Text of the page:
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Thread: Falkland Islands Claims

  1. #1
    Chairman of the bored Maister's avatar
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    Falkland Islands Claims

    Did anyone see where Argentina re-asserted its’ claim to the Falkland Islands (Las Islas Malvinas)? They did so through diplomatic channels at the UN this time, as opposed to a military occupation like they did 25 years ago. From what I can gather, a number of countries could make a justifiable/valid claim to these islands but the UK invaded back in the early 1800’s and has governed ever since. I guess Right by Conquest is probably the most ancient and honored means of recognizing a claim to land.

    I wonder why Argentina is so eager to acquire the islands and the UK is so eager to retain them? Fishing rights? Prime sheep pasture? Off-shore oil? Why was a war fought over these remote islands?

    I think we even have a planner from the Falklands who used to post here about a year ago…. http://www.cyburbia.org/forums/member.php?u=6095 yes, here she is Kelper

  2. #2
    Cyburbian Planit's avatar
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    Not really sure why both are extremely interested. Speculation tells me the Argetinians want them as national pride and the English want to keep it due to the nationals living there. It might have to due with military advantages for England having a base in that regional of the southern hemisphere.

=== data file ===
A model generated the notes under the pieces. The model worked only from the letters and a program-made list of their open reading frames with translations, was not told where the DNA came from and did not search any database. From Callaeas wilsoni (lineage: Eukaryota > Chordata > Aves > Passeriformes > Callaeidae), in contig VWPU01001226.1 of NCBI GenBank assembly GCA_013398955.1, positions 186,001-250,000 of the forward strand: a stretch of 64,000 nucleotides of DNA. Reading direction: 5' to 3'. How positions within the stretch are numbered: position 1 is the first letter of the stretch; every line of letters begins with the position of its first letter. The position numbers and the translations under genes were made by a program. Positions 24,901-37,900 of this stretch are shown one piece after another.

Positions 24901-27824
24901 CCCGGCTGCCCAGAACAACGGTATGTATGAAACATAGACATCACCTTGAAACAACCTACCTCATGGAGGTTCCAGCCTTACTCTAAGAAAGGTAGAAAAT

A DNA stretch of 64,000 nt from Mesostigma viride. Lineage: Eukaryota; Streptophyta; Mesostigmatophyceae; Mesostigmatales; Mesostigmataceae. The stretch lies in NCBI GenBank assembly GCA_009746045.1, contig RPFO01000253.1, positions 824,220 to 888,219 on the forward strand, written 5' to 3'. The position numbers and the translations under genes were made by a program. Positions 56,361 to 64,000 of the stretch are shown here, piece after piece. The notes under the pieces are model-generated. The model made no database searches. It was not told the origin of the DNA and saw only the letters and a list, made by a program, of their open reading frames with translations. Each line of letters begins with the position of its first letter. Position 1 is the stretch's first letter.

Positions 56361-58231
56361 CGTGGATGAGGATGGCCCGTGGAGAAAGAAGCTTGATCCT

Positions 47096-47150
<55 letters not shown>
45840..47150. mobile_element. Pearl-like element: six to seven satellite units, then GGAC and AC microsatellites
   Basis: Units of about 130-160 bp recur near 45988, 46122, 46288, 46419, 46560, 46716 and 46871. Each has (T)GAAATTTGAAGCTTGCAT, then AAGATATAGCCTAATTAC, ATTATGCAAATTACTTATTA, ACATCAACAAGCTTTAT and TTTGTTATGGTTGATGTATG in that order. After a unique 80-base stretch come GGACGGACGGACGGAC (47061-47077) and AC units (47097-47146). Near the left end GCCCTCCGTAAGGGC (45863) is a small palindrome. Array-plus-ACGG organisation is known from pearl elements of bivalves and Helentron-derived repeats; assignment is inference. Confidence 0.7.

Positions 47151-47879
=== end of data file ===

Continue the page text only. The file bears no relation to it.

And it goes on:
Why has Gauteloupe (sp?) and Martinique wanted to stay a French Province? Or other similar interests in the Caribbean...I dunno?
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  3. #3
    Chairman of the bored Maister's avatar
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    Quote Originally posted by Planit View post
    Why has Gauteloupe (sp?) and Martinique wanted to stay a French Province? Or other similar interests in the Caribbean...I dunno?
    This was my original idea behind the thread - why do colonial powers retain control of obscure island chains and other isolated scraps of land a century after the sun set on their empire? I imagine the answers vary depending on which 'scrap of land' we're talking about

  4. #4
    Cyburbian Plus Whose Yur Planner's avatar
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    First, didn't they have a dust up over that same issue 20+ years ago? Bloom County ran a series of strips that were hilarious. As for the second question, it boils down to a matter of national pride. We may not be much, but we do have a colony. In some ways it's a codependant relationship. The colonial power gets a bit of an ego boost while it drags on their economy. The colony get financial support and citizenship at the costs of not being a country.
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    Cyburbian The One's avatar
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    Hmmm....

    I think the US should just show up one day with four aircraft carrier groups and about 100,000 troops. Should bring back four of the old Battleships too..... Maybe April 1, 2008 would be a good invasion date. I'd do it just to see the expression on the Island Commanders face! Then when we took the place, everyone would yell APRIL FOOLs at the same time....have a good laugh and leave that forsaken place to the Brits And just call it a training exercise.....